Carl Borchardt was born into a Jewish family. His father, Moritz Borchardt, was a merchant who was very well off and a very respected member of the community. Carl's mother was Emma Heilborn. He was tutored privately by a number of outstanding tutors, the best known of whom were Plücker and Steiner. He studied at Berlin from 1836 under Dirichlet then, in 1839, he went to Königsberg and studied under Bessel, Franz Neumann and Jacobi. Certainly Borchardt was impressed with Franz Neumann and, much later, he was one of three mathematicians who proposed Franz Neumann for external membership of the Berlin Academy in 1853.
Borchardt's doctoral work, on non-linear differential equations, was supervised by Jacobi and submitted in 1843. However, the thesis was not published and has since been lost. Jacobi was in poor health and it was agreed that he could spend a year in Italy convalescing. He went with Borchardt and they spent time in both Rome and Naples. Dirichlet and Steiner were also in Rome at the same time and it proved a useful time for Borchardt. The year 1846-47 he spent in Paris where he met Chasles, Hermite and Liouville. He attended a course by Liouville on doubly periodic functions and although Liouville intended to publish the notes which Borchardt took of his lectures, in the end they were not published due to a priority dispute between Liouville and Hermite. Borchardt married Rosa Oppenheim and recently there has been speculation that after Borchardt's death, Rosa had a child with Weierstrass.
Borchardt taught at the University of Berlin from 1848 when he was appointed as a Privatdozent. He quickly became a close personal friend of Weierstrass and was one of the privileged few, along with Sofia Kovalevskaya, whom Weierstrass addressed with the familiar 'Du' form. He succeeded Crelle as editor of Crelle's Journal in 1856, a task he undertook until 1880 despite not being in very good health. The correct title of the Journal was the Journal für die Reine und Angewandte Mathematik but it had been known as Crelle's Journal up to the time Borchardt took over as editor. The journal was then often referred to as "Borchardt's Journal" or in France as "Journal de M Borchardt". After Borchardt's death, the Journal für die Reine und Angewandte Mathematik again became known as Crelle's Journal.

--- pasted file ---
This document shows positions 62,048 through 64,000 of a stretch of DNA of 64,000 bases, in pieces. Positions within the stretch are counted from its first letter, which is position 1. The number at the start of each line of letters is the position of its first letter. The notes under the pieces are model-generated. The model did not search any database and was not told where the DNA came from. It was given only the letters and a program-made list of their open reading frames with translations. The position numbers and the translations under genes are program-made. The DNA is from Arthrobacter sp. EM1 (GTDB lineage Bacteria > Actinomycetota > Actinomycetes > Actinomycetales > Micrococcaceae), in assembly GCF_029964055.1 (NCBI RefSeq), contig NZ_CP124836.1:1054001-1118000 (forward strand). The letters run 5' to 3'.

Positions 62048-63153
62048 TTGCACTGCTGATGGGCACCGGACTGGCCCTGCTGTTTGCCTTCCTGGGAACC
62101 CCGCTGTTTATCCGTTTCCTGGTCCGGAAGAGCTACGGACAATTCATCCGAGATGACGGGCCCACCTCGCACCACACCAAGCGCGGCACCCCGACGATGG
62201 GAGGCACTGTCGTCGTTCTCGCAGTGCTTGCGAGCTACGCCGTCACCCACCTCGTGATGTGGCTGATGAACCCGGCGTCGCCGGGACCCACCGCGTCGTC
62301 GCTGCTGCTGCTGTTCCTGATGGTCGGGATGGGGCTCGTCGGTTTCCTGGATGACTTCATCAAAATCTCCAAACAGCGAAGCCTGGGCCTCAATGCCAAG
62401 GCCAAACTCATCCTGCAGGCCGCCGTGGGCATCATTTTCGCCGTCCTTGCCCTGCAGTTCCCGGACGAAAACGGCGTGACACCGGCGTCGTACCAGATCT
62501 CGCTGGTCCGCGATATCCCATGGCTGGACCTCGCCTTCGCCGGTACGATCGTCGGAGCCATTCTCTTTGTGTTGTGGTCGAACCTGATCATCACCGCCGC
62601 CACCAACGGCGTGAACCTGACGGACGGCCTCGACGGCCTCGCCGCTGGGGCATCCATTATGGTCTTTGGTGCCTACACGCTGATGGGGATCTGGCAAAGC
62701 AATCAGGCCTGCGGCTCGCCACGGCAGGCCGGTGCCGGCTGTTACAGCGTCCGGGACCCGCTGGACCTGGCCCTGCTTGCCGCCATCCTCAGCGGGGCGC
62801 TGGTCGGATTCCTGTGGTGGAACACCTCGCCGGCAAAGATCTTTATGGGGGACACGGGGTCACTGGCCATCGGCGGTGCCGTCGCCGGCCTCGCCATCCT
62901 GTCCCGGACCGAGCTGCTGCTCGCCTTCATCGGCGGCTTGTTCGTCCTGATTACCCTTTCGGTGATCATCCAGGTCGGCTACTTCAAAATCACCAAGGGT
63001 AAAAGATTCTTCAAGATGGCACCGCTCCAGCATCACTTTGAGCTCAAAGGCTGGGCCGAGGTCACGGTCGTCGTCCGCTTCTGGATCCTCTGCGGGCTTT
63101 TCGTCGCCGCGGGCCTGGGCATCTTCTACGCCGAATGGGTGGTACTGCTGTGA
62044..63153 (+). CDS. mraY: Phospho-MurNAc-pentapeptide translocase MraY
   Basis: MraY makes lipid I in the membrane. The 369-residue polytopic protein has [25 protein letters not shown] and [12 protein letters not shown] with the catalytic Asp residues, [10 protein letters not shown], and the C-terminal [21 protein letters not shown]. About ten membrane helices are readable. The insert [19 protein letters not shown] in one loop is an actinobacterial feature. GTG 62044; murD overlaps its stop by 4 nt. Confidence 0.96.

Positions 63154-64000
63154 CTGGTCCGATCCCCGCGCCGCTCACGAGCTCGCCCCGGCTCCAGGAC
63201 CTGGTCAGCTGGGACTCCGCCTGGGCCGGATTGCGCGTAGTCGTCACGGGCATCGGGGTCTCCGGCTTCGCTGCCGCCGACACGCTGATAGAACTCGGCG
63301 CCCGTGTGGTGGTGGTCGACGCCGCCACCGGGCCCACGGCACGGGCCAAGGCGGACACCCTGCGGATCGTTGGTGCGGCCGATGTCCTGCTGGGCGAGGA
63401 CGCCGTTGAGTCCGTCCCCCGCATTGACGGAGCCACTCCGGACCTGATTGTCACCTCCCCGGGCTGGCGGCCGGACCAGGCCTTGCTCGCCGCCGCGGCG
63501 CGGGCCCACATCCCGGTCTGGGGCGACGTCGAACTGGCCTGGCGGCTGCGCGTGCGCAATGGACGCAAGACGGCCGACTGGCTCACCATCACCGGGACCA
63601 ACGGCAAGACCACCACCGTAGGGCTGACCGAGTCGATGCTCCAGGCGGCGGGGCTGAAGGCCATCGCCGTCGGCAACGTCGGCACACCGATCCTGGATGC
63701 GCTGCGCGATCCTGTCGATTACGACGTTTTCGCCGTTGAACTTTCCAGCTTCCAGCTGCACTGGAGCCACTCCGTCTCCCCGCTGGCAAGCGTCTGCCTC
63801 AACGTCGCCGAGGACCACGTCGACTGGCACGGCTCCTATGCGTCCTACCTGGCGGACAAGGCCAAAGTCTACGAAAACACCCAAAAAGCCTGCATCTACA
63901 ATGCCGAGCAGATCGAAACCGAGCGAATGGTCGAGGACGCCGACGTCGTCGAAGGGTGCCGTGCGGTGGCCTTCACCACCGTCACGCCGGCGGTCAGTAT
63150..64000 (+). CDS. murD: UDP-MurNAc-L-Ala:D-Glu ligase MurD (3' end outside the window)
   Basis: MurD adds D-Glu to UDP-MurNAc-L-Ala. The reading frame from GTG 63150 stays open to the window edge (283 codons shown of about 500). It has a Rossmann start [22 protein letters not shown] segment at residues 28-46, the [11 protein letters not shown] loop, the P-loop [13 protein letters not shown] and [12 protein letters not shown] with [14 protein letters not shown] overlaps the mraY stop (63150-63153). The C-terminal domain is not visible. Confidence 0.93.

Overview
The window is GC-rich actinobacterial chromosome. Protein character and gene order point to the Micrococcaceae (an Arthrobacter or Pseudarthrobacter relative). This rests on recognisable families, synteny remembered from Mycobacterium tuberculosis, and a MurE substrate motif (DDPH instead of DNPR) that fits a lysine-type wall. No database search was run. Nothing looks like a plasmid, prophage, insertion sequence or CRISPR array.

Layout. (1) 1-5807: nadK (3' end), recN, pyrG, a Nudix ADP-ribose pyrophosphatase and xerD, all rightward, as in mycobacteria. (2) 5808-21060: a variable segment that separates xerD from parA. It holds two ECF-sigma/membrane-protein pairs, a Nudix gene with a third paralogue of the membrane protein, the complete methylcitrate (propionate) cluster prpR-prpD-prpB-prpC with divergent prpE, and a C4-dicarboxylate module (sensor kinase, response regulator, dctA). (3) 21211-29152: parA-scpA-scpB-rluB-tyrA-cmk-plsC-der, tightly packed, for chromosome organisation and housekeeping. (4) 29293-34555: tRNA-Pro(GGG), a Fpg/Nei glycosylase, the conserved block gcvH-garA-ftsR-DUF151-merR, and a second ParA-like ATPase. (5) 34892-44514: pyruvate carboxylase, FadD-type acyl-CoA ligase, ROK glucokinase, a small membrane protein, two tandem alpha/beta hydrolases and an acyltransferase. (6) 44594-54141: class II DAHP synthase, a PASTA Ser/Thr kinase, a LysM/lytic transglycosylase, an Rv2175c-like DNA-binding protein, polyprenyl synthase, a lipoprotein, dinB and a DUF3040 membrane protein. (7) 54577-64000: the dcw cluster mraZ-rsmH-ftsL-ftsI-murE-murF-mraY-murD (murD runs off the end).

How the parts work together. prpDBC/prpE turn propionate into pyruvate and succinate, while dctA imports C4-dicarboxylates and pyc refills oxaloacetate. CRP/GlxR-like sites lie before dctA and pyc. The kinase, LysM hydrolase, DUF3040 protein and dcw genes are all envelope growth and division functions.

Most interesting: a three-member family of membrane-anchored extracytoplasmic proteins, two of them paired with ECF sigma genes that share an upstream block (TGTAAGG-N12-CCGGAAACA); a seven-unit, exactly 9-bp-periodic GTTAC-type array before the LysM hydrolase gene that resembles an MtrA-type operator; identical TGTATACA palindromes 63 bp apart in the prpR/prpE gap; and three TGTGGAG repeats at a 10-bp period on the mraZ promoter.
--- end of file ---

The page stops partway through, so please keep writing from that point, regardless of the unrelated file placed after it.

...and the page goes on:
He did important research on the arithmetic geometric mean continuing work in this area which had been begun by Gauss and Lagrange. In 1881 Borchardt published an algorithm for the arithmetic-geometric mean of two elements from (two) sequences, although it was actually first proposed by Gauss in a letter to Pfaff written in 1800. Although Gauss's letter is lost we know its contents through Pfaff's reply which was published in Gauss's Complete Works and indicates that Gauss had discovered the result. From this 1881 paper by Borchardt the name "Borchardt algorithms" has come into use to describe algorithms of this type. Borchardt also generalised results of Kummer on equations determining the secular disturbances of the planets. A secular disturbance is one which is not periodic, but continually acts in the same direction. In fact this was his first contribution and was published in his first paper of 1846. In this work he used determinants and Sturm functions :-
In several further papers Borchardt applied the theory of determinants to algebraic equations, mostly in connection with symmetric functions, the theory of elimination, and interpolation.
After Jacobi's death there was considerable speculation as to the exact role he had played in the theory of elliptic functions. This was partially answered when Jacobi's letters to Lagrange were published by Bertrand in 1869 but the position was still somewhat confused as the letters from Lagrange to Jacobi were not included in this work. Borchardt completed publishing the remaining parts of the correspondence in 1875 and Jacobi was then able to get full recognition for his contributions to the theory of elliptic functions made independent of those of Abel. Borchardt contributed to spreading the mathematical ideas introduced by Jacobi but he also spread Jacobi's ideas on the way that universities should be organised, namely in a research oriented way.
Borchardt's complete works, published in 1888, contains 25 papers and, in addition to the topics discussed above, contains papers on maxima and on the theory of elasticity. Finally we note that the first of the eight volumes of Jacobi's Collected Works was edited by Borchardt and published in 1881. Borchardt died before being able to edit further volumes which were edited by Weierstrass.
Article by: J J O'Connor and E F Robertson